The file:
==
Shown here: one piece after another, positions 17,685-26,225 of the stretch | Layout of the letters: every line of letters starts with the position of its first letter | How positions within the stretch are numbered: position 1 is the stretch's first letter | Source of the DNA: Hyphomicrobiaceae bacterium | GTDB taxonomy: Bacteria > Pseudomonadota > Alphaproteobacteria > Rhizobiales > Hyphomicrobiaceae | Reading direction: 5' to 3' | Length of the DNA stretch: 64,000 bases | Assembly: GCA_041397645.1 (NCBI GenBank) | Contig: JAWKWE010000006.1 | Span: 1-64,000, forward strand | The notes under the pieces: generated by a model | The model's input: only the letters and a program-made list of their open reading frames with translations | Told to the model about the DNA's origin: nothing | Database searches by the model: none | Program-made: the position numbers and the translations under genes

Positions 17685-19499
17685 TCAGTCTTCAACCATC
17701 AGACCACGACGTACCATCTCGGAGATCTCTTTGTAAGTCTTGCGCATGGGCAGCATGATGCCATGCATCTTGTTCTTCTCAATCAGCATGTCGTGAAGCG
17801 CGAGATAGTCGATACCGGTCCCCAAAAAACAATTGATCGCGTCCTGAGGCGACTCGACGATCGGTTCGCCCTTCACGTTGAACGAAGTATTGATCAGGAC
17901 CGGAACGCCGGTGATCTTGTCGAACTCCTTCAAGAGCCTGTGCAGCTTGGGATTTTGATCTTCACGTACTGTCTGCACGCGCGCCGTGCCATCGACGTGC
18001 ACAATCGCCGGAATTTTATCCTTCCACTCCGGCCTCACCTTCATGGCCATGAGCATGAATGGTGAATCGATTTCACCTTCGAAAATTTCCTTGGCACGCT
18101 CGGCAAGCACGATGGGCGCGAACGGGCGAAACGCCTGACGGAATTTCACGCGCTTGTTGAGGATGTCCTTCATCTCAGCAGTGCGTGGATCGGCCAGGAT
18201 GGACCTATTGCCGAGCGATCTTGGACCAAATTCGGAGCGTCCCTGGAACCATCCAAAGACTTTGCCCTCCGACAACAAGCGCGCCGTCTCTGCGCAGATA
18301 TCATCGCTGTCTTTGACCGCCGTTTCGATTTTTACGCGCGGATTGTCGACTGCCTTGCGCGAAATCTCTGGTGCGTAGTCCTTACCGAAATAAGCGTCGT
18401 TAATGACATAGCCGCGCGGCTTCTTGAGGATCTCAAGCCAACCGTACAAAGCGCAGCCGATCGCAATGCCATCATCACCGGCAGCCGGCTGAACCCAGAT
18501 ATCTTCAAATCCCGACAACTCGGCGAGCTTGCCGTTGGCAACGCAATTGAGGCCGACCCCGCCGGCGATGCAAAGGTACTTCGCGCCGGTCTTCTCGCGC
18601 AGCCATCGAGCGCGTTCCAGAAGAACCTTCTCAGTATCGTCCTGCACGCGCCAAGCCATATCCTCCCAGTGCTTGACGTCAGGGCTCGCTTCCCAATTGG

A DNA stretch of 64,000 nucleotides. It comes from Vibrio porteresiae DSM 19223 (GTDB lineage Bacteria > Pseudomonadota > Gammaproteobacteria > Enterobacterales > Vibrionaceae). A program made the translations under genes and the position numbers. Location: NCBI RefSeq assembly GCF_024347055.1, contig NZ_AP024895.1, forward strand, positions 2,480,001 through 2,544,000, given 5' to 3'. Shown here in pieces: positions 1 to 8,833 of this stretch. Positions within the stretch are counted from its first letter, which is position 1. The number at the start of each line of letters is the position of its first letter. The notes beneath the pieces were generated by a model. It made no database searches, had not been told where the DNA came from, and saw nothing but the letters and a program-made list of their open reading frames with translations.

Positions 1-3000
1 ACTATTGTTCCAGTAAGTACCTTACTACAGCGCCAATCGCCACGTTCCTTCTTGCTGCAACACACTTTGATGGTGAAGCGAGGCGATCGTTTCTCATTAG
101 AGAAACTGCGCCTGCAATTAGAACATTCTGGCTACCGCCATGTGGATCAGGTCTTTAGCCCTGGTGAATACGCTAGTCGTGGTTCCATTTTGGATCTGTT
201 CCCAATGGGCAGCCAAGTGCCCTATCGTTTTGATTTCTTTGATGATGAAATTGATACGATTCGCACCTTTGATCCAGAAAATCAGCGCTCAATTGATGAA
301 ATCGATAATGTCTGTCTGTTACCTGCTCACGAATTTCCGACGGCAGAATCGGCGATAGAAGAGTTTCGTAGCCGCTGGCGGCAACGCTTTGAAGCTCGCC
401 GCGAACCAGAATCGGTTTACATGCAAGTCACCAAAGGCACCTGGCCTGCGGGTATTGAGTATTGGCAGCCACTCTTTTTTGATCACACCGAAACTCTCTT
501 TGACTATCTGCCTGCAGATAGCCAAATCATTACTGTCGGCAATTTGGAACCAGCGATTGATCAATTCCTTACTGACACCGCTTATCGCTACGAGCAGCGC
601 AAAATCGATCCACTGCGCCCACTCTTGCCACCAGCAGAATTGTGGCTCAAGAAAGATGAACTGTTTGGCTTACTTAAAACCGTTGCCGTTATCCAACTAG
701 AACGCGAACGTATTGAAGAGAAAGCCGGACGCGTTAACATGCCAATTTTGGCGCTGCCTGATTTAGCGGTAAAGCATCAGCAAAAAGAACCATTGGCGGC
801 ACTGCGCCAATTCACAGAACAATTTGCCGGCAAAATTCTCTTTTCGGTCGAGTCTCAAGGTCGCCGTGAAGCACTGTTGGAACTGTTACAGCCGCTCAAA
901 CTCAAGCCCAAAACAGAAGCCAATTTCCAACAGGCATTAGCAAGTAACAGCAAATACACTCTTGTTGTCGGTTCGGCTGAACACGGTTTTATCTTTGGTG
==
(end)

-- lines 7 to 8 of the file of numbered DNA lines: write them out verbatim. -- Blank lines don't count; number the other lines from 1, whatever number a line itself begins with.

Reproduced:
18001 ACAATCGCCGGAATTTTATCCTTCCACTCCGGCCTCACCTTCATGGCCATGAGCATGAATGGTGAATCGATTTCACCTTCGAAAATTTCCTTGGCACGCT
18101 CGGCAAGCACGATGGGCGCGAACGGGCGAAACGCCTGACGGAATTTCACGCGCTTGTTGAGGATGTCCTTCATCTCAGCAGTGCGTGGATCGGCCAGGAT